EU President, Donald Tusk, has announced that the EU has agreed in principle an extension to the Brexit deadline to 31 January 2020. The “flextention” will be agreed in writing in the coming days, but the announcement removes the possibility of the UK leaving the EU without a deal on Halloween.
The use of the term “flextention” is highly political and clearly designed to aid the government in its effort to finalise Brexit. In reality, the two previous extensions were also flexible in that if the UK had agreed on a way forward (deal or otherwise), then it could have left before those deadlines.
Attention now turns to the state of parliament and the need for a general election. The government has said it will try to win a vote to hold an early election under the Fixed Term Parliament Act, which requires two-thirds of members to back the motion. In its two previous attempts, the government has failed to muster the support, as the threat of a no-deal Brexit provided an incentive to keep parliament sitting. However, now that an extension has been secured, there is little incentive to prolong the impasse.
It appears that the Liberal Democrat party and Scottish National party have tabled a simple bill that proposes an election on 9 December. This would only need a simple majority, but would require the government to push it through the house this week, for parliament to be dissolved by Monday.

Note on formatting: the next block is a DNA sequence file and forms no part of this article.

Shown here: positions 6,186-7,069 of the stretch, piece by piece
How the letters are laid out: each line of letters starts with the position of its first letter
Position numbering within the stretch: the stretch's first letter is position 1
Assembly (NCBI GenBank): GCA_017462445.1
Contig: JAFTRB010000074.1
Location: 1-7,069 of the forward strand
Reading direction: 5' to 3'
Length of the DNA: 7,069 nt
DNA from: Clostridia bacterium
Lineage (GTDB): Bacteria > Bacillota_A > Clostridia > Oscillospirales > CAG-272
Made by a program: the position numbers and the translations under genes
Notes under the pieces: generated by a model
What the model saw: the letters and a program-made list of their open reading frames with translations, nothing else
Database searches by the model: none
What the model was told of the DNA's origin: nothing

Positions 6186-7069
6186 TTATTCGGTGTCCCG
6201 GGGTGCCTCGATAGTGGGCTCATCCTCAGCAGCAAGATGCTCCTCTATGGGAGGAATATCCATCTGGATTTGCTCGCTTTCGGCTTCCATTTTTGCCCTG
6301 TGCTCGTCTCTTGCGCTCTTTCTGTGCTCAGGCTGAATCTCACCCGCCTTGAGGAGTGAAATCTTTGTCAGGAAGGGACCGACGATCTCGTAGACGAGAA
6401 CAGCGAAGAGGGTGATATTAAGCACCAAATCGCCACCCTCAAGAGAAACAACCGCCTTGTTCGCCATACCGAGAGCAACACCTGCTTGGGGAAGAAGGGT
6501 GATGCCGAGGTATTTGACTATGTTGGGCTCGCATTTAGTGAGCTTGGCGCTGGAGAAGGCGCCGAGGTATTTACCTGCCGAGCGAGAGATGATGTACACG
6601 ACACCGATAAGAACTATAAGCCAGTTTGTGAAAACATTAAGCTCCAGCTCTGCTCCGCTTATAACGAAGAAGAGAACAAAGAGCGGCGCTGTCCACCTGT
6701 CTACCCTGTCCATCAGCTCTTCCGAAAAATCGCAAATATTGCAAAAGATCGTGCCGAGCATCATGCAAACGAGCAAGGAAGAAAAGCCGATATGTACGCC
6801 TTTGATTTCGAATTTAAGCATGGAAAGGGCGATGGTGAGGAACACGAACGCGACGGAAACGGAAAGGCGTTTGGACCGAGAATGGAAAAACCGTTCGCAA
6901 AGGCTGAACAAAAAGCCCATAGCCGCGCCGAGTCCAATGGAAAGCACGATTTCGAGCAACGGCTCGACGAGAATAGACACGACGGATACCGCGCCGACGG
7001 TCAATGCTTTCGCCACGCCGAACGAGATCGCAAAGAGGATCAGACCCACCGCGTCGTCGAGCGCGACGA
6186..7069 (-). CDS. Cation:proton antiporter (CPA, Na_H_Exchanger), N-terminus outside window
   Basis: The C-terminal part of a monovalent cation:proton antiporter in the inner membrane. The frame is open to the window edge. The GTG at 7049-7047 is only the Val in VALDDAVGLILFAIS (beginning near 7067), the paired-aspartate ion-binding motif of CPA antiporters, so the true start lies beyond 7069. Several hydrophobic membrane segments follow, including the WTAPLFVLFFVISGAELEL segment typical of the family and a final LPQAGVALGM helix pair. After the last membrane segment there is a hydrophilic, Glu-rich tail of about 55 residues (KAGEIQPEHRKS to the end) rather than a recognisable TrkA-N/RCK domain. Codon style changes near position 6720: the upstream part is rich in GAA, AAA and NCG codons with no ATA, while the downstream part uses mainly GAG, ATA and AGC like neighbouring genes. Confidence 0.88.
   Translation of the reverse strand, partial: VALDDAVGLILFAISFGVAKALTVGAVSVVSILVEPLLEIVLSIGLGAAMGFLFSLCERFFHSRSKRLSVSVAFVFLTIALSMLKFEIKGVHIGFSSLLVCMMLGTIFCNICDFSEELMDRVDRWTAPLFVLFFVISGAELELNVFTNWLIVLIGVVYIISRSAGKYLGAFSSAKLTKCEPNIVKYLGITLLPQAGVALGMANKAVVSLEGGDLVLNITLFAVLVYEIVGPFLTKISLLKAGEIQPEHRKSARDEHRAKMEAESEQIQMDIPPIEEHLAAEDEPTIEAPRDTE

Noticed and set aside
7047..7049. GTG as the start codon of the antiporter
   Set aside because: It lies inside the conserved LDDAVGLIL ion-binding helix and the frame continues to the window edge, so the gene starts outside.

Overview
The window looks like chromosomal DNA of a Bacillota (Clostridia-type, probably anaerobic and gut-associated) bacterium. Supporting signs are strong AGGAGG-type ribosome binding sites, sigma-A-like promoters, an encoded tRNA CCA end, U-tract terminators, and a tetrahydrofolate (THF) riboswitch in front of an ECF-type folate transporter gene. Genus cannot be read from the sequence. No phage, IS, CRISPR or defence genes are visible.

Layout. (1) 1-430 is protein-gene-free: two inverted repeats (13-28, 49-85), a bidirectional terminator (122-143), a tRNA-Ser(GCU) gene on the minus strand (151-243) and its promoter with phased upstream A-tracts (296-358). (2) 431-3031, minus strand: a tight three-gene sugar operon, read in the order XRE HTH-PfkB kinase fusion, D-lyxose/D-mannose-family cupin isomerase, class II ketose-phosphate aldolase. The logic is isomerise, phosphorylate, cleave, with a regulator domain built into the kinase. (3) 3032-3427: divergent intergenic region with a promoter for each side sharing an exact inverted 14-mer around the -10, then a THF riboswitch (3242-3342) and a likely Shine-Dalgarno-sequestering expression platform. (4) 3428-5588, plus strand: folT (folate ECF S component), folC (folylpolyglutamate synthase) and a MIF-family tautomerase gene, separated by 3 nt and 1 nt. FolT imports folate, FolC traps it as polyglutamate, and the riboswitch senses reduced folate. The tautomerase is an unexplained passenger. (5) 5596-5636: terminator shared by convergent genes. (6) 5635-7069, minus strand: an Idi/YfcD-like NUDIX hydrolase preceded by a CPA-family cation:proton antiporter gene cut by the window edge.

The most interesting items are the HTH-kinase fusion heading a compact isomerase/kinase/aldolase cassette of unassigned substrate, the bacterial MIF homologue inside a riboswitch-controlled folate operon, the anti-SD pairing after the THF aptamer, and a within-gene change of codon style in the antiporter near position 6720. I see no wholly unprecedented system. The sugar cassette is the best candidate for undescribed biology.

Once an election is confirmed, furious campaigning will follow. According to recent opinion polls, the Conservatives have a healthy lead over the Labour party, and are expected to win the election with a reasonable majority. This could of course change throughout the campaign, as previous Prime Minister Theresa May discovered in 2017.
The main threat to the government is the Brexit party. Led by Nigel Farage, it wants Brexit to happen as soon as possible, and without a deal. This version of Brexit could attract enough voters to split the support for Brexit and ultimately allow the Labour party to make gains. However, if the government wins a majority as expected, it will be able to push its latest version of the Brexit deal through the legislative procedure with little resistance.
For the economy, a smooth Brexit with a transition period removes a great deal of downside risk for the UK economy. We would expect business investment to rebound with the reduction in uncertainty, while households could also increase spending. The build-up of inventories will have to be worked through, which will be a drag on growth, but this would be complete by the end of 2020. Overall, we could see a gradual acceleration in GDP growth and confidence.
Senior European Economist and Strategist, Schroders
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